Have you wondered, what happens when a business takes a shortcut and hires an employee with, let’s say, the “right” skills or experience… but who doesn’t fit the culture? Just one bad hire can create a wave of negativity that washes over every other employee – and as a result, your entire business.

Unfortunately the interest on culture debt is extremely high: In some cases you will never pay off the debt you incur, even when a culture misfit is let go or leaves.

Here are five all-too-common ways you can create a culture debt that can keep your from building from succeeding.

 

1. You see the ivy and miss the poison

The skilled salesperson who in the short-term always seems to outperform her peers… but who also maneuvers and manipulates and builds kerosene-soaked bridges just waiting to go up in flames… won’t turn into a relationship building, long-term focused ambassador for your company just because you hire her.


The interview process is a little like a honeymoon. You see the best the candidate has to offer. If a prospective employee doesn’t look like a great fit for your culturebefore he is hired, he definitely won’t be after he’s hired.

Never risk making a deal with the culture-fit devil. The soul of your company is at stake.

 

2. You discard the attitude and play the skill card

Skills and experience are worthless when not put to use. Knowledge is useless when not shared with others.

The smaller your business the more likely you are to be an expert in your field, so transferring those skills to new employees is relatively easy. But you can’t train enthusiasm, a solid work ethic, and great interpersonal skills – and those traits can matter a lot more than any skills a candidate brings.

According to this study only 11% of the new hires that failed in the first 18 months failed due to deficiencies in technical skills. The majority failed due to lack of motivation, an unwillingness to be coached, or problems with temperament and emotional intelligence.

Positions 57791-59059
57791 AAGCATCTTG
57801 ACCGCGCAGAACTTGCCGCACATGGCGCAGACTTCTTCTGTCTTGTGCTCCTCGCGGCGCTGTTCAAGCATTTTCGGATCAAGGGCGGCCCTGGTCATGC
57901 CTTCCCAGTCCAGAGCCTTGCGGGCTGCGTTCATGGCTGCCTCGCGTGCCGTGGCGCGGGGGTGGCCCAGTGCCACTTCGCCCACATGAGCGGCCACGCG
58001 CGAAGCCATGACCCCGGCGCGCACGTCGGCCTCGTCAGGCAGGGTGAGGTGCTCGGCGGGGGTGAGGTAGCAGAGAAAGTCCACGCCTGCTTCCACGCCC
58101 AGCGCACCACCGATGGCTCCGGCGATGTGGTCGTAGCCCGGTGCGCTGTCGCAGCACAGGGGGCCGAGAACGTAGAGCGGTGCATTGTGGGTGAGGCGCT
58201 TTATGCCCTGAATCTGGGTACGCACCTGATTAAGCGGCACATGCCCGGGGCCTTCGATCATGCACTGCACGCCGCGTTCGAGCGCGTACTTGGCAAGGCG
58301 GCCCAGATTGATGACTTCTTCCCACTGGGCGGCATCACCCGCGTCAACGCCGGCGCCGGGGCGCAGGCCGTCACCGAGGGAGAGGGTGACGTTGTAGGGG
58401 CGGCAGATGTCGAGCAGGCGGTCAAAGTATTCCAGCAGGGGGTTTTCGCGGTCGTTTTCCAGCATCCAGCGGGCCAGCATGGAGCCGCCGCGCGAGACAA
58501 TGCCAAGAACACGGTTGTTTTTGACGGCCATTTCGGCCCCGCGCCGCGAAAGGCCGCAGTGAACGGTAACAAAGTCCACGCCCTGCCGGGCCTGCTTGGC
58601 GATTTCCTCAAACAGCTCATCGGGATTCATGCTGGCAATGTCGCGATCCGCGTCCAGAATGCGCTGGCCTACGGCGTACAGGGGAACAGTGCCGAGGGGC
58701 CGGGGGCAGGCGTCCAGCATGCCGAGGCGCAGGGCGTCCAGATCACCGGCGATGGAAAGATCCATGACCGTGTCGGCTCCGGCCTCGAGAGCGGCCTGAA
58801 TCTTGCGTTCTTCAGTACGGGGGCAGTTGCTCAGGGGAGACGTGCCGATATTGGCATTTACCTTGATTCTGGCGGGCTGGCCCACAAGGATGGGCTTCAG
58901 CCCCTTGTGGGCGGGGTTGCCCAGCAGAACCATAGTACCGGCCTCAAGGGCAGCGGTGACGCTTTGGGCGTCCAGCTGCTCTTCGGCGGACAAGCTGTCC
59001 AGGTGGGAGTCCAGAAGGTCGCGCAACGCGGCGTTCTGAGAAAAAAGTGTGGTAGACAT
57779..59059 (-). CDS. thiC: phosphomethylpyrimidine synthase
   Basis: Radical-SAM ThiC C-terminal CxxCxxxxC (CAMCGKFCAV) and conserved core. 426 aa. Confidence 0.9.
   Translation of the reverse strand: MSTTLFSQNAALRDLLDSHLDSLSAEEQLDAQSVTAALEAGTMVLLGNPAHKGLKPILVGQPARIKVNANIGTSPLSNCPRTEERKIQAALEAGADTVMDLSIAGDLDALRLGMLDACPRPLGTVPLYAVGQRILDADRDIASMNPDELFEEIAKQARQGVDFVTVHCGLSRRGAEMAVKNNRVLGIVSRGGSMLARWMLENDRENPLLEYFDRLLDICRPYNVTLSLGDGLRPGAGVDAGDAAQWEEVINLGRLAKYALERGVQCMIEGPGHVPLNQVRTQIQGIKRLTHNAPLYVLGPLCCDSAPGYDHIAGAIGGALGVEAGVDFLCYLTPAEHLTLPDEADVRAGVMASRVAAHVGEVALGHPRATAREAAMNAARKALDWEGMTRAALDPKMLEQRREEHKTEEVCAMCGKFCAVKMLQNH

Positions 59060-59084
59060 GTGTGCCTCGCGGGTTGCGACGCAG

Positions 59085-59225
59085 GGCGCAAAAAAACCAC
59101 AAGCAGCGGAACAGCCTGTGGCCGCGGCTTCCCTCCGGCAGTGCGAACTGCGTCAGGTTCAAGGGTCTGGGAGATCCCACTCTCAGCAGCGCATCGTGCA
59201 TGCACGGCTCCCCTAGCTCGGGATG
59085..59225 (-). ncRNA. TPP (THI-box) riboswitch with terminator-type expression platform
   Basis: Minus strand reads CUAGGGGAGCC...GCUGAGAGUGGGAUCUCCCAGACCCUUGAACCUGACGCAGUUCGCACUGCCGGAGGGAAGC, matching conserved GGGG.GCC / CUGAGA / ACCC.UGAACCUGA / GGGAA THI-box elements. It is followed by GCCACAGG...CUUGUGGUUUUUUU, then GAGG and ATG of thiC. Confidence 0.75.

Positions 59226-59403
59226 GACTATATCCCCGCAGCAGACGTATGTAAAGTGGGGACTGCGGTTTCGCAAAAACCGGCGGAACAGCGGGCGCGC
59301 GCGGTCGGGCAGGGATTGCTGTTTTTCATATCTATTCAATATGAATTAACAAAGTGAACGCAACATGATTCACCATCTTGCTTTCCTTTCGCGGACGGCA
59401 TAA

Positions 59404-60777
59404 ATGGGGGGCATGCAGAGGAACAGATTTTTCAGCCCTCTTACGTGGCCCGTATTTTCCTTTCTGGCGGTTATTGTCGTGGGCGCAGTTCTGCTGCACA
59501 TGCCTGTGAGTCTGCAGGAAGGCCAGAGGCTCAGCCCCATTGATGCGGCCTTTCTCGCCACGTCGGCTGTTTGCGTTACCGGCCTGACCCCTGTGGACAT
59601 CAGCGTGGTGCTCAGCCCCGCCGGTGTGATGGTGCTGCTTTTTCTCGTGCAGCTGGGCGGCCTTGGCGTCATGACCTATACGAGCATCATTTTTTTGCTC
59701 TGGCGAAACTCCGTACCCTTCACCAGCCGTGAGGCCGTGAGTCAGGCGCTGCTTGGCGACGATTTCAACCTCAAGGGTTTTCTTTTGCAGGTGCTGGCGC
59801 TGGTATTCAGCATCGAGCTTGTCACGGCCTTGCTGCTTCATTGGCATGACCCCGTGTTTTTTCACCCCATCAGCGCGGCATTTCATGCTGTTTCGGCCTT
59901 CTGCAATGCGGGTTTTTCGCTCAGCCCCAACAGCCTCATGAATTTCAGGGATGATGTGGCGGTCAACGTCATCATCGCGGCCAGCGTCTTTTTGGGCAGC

Think of it this way: The candidate who lacks certain hard skills might be a cause for concern, but the candidate who lacks the beliefs and values you need is a giant culture debt red flag.



3. You try to sell a used car

It’s tempting to over-sell a candidate on your company, especially when you desperately need to fill an open position and you’ve been recruiting for seemingly forever.

Don’t. Great candidates come prepared. They’ve done their homework. They already know whether your company is a good fit for them.

Describe the position, describe your company, answer every question, be candid and forthright, let your natural enthusiasm show through… and let the candidate make an informed decision. But, don’t oversell.

The right candidates recognize the right opportunities – and the right cultural fit.

4. You mistake the rumblings for hunger

Nothing beats a formal, thorough, comprehensive hiring process… except, sometimes, a dose of intuition and gut feel.

There are five key attributes that you should value:

Humble. They’re modest despite being awesome. They’re self-aware and respectful.
Effective. They get (stuff) done. They measurably move the needle and immeasurably add value.
Adaptable. They’re constantly changing, life-long learners.
Remarkable. They have a super-power that makes them stand out: Remarkably smart, remarkably creative, remarkably resourceful…
Transparent. They’re open and honest with others – and with themselves.

Think of it this way: The more experience you have – the more lumps you’ve taken and hard knocks you’ve received and mistakes you’ve made – the more “educated” your “gut.” While you should never go on intuition alone, if you have a funny feeling about a candidate… see that as a sign you need to look more closely.

Bottom line: Define the intangibles you want in your employees and never compromise by hiring a candidate who lacks those qualities.

 

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